With the greatest of respect to owners of some of the household-name Italian highway eye candy in the UAE, it doesn’t take a Mensa level of imagination to own one. Pockets full of dirhams and directions to the nearest dealership are just about the only prerequisites, however remarkable the automotive engineering feats in question.
Maserati, on the other hand, evokes a sense of the connoisseur; of drivers looking for something with an enhanced sense of character. If you will, a pair of tailored leather shoes versus top-of-the-range Nike Air Max trainers; a feeling of individuality that fosters a sense of mutual respect between owners. Oh and there is that sound.
“I was considering other vehicles – Aston Martins and things like this – but the second that I heard the Maserati, there’s nothing else I could buy,” admits Casey Coker, 32, an American who is co-founder and co-president of the Maserati Owners Club UAE. “It’s something you connect with. I’ve met multiple members just driving on the road. You wave at them, end up going to the same petrol station and spark up a conversation. It brings people together.”
His club counterpart, Abdul Aziz Al Nahdi, a 38-year-old Emirati, speaks similarly when asked why he chose the carmaker. “For me, to be honest, to be unique,” he explains. “The brand, the sound and how it looks.”
Both men owned the Quattroporte GTS and were working for Adnoc when they first made contact via Instagram based on their love for Maserati – Coker has since left to set up his own company – but didn’t realise at the time that they were colleagues. Al Nahdi has just sold his four-door in favour of a new GranTurismo, while both men cite Ferrari Enzo-derived limited-edition sports car the MC12 as their dream model. After meeting in real life, they soon established the Owners Club, which was officially recognised by Maserati in 2014.
“When we first got recognised by Maserati, we were at 60 members – that was within a year from when we had started,” Coker says. “Now, we’re more than 130 and growing. Our demographic is quite diverse. We’ve got 18-year-old kids who’ve just got their first car to 65 year olds; from US, Australia, Russia, Germany, India, everything.”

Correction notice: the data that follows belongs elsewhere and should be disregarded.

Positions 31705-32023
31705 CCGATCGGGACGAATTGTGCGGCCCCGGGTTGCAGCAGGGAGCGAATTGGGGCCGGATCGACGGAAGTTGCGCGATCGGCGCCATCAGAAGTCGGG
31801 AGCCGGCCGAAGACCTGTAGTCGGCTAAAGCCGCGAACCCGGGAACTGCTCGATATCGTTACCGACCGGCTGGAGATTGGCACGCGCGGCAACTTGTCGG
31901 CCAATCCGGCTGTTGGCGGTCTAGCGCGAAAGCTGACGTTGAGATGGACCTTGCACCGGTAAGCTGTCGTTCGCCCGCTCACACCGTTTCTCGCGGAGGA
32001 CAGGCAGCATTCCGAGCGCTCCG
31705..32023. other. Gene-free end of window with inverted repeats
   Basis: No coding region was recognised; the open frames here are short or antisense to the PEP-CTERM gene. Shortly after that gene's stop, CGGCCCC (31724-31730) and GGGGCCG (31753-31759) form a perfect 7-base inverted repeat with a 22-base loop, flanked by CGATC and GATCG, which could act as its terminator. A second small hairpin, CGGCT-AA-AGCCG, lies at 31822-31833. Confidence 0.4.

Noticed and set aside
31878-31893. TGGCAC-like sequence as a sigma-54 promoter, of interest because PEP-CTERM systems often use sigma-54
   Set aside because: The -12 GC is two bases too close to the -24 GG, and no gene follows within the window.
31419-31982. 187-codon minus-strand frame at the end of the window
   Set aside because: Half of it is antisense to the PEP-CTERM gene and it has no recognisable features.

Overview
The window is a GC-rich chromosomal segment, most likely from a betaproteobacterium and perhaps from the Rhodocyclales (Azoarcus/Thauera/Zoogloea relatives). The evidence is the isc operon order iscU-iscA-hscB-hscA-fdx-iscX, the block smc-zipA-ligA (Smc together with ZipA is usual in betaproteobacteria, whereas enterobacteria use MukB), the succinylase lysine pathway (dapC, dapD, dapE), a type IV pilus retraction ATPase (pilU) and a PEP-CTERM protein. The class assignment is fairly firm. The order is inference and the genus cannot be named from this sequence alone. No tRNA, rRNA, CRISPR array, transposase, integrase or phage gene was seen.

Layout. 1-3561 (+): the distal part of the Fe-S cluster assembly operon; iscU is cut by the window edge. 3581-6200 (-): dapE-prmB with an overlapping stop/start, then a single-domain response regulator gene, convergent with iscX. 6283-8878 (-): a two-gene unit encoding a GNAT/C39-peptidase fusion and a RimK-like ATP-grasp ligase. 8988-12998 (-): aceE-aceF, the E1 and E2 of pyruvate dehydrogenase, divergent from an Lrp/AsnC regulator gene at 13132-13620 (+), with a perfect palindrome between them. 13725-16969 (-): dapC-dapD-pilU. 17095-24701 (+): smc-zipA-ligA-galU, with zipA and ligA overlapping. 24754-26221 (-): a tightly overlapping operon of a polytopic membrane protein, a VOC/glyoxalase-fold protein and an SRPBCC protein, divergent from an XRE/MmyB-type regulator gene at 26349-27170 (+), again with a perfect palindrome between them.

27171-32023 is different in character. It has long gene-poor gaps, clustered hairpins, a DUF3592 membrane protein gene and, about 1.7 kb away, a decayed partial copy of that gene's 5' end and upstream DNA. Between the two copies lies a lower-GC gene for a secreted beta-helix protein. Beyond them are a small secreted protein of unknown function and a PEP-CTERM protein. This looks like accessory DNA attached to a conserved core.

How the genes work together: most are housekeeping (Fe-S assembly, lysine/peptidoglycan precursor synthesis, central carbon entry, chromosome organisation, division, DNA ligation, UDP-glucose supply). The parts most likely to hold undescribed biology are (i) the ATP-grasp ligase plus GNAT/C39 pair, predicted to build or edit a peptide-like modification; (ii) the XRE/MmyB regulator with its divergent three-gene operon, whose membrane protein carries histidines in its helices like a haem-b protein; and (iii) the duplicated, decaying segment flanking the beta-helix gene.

The club’s activities span everything from track days and driving skills courses through to luxury hotel stays and social activities. At a recent gathering at Dubai Autodrome, meanwhile, one noticeable addition to plentiful Ghiblis, GranTurismos/Cabrios and Quattroportes was Maserati’s contribution to the sports SUV sector, the Levante.
Looking at the Levante on track, with its bolshie front splitter and grille, you wouldn’t necessarily imagine it being an off-road warrior – this is, after all, a vehicle that does 0 to 100kph in 6.0 seconds, can hit 250kph, and claims the lowest centre of gravity in its segment. Not so, though, when I get behind the wheel of the revised 2018 model at a test drive in the desert around the border of Ras Al Khaimah and Sharjah.
Power outputs from the 3.0-litre twin-turbo V6 are unchanged from the launch 2017 model year – 350hp in “regular” guise, upped to 430hp in the Levante S. Both variants have two trim levels: GranLusso and GranSport. There is very little real-world variation between the two in cosmetic terms, but the former is identifiable by metallic-finish front skid plates and roof rails, plus black brake callipers; the latter gets a black grille and skid plates and red brake callipers, should you want to trainspot the differences. Indeed, so subtle are these differences that it leads to comedy car-changing capers and confusion between my group of test drivers.
But we already knew that the Levante was a very capable ride on the road, recreating the feeling of being ensconced in a sports car, popping exhaust and all with the correct driving modes engaged, only with a driving position that allows you to feel somewhat superior.
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On the soft stuff, it is surprisingly supple and able to take on sand that other sports SUVs would put themselves into reverse to avoid. Its “intelligent” all-wheel drive is based on plenty of fittingly clever technology. It aims to give the feel of rear-wheel-drive Maseratis as much as possible, but will transfer torque to the front wheels as required up to a 50:50 split within a matter of milliseconds.
The weight distribution is 50:50, meanwhile, and the air-spring suspension ensures that you won’t feel as if you are being catapulted across a never-ending cattle grid when bounding across surfaces of the somewhat more corrugated variety.
It is no baja truck, admittedly, but the speed it can carry on sand is still impressive. And that includes when banking on steep-sided desert bowls or making its way across tracks with terrain like the waves on an electrocardiogram of a patient who has received a particularly nasty shock.
Much like the ethos behind the Owners Club, the Levante wields bucketfuls of refined character, while stretching its legs into territory that should continue to raise Maserati’s profile in the region.